Practice any art, music, singing, dancing, acting, drawing, painting, sculpting, poetry, fiction, essays, reportage, no matter how well or badly, not to get money and fame, but to experience becoming, to find out what’s inside you, to make your soul grow.

  • We’re wired with a desire to feel useful and to make and provide things for others. Doing the work gives meaning and direction to our lives; it also creates a life of happiness and fulfillment. When the work you’re doing does not give you that sense of satisfaction, you’re probably in the wrong line of work, and you should change that immediately.

As Buddha said:

Your work is to discover your work and then with all your heart to give yourself to it.

Happiness is a choice you make every day, not some destination you arrive at someday.

Author and Executive Coach Marshall Goldsmith said:

Happiness is a process in life, not a result. Ironically, this helps us achieve more in life rather than less.

In life, what’s important is that we do our best. If we do our best and win, we should be happy. If we don’t do our best and win, we’ve nothing to be proud of. And if we do our best and lose, we shouldn’t be ashamed. Why? Because we did our best.

Do your duty. Do your best. You can’t change the past, and you can’t change the results of the past. All you can do in life is do your best and focus on the future.

American philosopher, William James distills this down further into a single sentence:

Action may not always bring happiness, but there is no happiness without action.

  • Doing the work should be the reward in itself (simple to understand, though hard to practice). We want to do the work because we believe in a higher or noble cause that is larger than ourselves. That will give us energy and help us strive to be our best, particularly when times are difficult. We need to be pulled toward our mission rather than push ourselves toward it.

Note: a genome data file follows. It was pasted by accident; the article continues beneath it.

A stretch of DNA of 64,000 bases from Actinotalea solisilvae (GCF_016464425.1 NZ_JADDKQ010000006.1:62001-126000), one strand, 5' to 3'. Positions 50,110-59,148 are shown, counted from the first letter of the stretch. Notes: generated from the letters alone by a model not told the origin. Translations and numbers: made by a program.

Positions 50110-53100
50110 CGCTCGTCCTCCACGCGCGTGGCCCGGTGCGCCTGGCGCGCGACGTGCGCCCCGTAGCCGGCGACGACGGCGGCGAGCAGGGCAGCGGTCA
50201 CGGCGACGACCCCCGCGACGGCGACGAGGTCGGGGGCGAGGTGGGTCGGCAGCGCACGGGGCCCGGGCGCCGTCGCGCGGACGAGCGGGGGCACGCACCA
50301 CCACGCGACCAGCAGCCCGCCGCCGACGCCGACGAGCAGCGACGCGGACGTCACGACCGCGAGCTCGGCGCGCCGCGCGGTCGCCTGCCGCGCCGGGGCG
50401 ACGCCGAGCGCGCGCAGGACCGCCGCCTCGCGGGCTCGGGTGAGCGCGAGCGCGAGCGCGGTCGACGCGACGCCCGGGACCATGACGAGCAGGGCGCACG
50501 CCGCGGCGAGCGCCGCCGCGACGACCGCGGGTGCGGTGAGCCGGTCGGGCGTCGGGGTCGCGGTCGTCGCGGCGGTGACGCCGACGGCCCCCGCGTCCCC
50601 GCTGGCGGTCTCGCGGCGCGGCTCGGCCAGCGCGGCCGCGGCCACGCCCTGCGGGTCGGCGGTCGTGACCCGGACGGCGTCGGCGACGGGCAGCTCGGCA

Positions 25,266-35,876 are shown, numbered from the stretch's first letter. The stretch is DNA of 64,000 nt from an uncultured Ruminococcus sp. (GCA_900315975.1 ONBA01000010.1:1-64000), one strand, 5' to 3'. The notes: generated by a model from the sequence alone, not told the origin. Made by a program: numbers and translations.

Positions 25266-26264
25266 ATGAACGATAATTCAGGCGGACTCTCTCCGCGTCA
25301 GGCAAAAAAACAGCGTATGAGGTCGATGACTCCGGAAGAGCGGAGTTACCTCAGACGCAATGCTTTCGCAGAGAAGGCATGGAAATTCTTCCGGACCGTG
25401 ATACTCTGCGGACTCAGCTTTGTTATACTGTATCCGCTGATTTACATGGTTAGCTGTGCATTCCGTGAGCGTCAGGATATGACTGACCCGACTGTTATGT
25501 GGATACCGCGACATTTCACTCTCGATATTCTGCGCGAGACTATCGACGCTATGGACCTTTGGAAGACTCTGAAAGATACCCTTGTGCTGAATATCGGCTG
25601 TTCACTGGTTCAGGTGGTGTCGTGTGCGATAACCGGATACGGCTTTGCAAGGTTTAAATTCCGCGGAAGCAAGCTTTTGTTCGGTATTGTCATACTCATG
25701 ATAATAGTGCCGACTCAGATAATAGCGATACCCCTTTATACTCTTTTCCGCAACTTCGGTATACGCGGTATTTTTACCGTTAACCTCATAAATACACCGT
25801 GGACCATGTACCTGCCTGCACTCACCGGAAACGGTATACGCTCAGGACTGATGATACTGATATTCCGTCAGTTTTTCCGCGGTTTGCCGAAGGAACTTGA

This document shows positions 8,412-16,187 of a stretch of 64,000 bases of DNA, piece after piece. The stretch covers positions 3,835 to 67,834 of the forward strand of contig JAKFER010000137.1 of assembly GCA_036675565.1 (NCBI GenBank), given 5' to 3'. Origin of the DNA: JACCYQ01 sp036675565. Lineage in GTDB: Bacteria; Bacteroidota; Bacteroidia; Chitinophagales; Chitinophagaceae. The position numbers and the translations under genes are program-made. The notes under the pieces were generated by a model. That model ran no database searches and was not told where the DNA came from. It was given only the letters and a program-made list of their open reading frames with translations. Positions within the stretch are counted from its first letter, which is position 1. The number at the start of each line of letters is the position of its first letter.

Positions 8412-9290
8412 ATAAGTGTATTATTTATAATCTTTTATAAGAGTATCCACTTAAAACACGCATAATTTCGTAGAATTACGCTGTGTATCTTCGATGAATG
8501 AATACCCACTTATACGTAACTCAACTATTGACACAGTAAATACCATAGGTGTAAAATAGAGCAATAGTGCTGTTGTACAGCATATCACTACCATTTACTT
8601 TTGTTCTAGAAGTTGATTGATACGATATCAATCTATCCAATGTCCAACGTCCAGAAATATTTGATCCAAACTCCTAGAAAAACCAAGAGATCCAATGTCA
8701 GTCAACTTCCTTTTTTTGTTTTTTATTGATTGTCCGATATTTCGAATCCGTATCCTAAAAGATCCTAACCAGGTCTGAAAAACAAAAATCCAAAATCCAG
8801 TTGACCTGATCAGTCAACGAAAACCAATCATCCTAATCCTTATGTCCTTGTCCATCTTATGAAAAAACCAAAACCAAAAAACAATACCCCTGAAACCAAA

Like the great Lord Krishna said to the warrior Arjuna in Bhagavad Gita, he had the right to work, but never the right to the fruit of his work. He should never engage in action for the sake of reward, nor should he long for inaction.

Author Steven Pressfield wrote in Turning Pro:

When we do the work for itself alone, our pursuit of a career (or a living or fame or wealth or notoriety) turns into something else, something loftier and nobler, which we may never even have thought about or aspired to at the beginning. It turns into a practice.

In his book, Mastery, George Leonard wrote:

Love of your work, willingness to stay with it even in the absence of extrinsic reward, is good food and drink.

Doing the work may or may not result in extrinsic reward such as money, praise, acclaim, or attention, but one thing is guaranteed: there will be no reward when we don’t do the work.

  • Another reason to do work every day is to close the gap between your talent and your taste.

As Ira Glass, once said: